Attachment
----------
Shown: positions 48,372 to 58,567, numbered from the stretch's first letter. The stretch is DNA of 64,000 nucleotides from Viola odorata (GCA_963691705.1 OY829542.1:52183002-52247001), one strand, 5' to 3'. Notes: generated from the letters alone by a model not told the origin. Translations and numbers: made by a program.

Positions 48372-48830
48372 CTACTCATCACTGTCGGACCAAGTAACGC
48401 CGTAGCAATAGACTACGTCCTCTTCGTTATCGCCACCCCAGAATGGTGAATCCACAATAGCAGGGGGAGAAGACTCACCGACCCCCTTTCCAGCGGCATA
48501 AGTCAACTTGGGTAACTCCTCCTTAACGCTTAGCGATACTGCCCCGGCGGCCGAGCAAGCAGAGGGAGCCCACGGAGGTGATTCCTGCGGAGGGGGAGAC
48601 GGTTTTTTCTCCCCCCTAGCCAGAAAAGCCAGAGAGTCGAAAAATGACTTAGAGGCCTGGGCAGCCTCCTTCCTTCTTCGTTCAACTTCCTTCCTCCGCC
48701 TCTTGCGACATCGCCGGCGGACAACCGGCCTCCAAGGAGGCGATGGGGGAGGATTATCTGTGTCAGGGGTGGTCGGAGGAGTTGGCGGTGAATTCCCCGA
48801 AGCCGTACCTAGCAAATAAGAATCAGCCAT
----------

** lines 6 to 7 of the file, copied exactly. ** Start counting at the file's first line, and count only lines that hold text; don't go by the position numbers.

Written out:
48601 GGTTTTTTCTCCCCCCTAGCCAGAAAAGCCAGAGAGTCGAAAAATGACTTAGAGGCCTGGGCAGCCTCCTTCCTTCTTCGTTCAACTTCCTTCCTCCGCC
48701 TCTTGCGACATCGCCGGCGGACAACCGGCCTCCAAGGAGGCGATGGGGGAGGATTATCTGTGTCAGGGGTGGTCGGAGGAGTTGGCGGTGAATTCCCCGA